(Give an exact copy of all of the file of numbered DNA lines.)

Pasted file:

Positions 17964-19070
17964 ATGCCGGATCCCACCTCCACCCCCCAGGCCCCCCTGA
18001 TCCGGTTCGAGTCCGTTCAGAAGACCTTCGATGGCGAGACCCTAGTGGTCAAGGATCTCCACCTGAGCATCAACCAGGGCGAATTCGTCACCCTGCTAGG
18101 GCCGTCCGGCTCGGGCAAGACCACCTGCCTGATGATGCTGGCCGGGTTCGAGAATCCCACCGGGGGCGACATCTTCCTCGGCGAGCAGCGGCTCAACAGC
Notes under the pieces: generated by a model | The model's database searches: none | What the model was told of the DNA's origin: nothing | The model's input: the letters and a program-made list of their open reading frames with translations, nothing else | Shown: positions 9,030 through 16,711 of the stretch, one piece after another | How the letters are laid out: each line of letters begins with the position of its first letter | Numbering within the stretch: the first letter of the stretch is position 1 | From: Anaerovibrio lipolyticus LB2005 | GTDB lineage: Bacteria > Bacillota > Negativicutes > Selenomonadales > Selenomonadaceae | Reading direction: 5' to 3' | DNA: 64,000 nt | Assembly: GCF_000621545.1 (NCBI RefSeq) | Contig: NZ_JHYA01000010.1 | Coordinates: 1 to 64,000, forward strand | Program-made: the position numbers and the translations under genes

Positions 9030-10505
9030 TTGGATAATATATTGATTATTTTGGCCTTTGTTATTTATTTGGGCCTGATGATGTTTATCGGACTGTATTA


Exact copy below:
Positions 17964-19070
17964 ATGCCGGATCCCACCTCCACCCCCCAGGCCCCCCTGA
18001 TCCGGTTCGAGTCCGTTCAGAAGACCTTCGATGGCGAGACCCTAGTGGTCAAGGATCTCCACCTGAGCATCAACCAGGGCGAATTCGTCACCCTGCTAGG
18101 GCCGTCCGGCTCGGGCAAGACCACCTGCCTGATGATGCTGGCCGGGTTCGAGAATCCCACCGGGGGCGACATCTTCCTCGGCGAGCAGCGGCTCAACAGC
Notes under the pieces: generated by a model | The model's database searches: none | What the model was told of the DNA's origin: nothing | The model's input: the letters and a program-made list of their open reading frames with translations, nothing else | Shown: positions 9,030 through 16,711 of the stretch, one piece after another | How the letters are laid out: each line of letters begins with the position of its first letter | Numbering within the stretch: the first letter of the stretch is position 1 | From: Anaerovibrio lipolyticus LB2005 | GTDB lineage: Bacteria > Bacillota > Negativicutes > Selenomonadales > Selenomonadaceae | Reading direction: 5' to 3' | DNA: 64,000 nt | Assembly: GCF_000621545.1 (NCBI RefSeq) | Contig: NZ_JHYA01000010.1 | Coordinates: 1 to 64,000, forward strand | Program-made: the position numbers and the translations under genes

Positions 9030-10505
9030 TTGGATAATATATTGATTATTTTGGCCTTTGTTATTTATTTGGGCCTGATGATGTTTATCGGACTGTATTA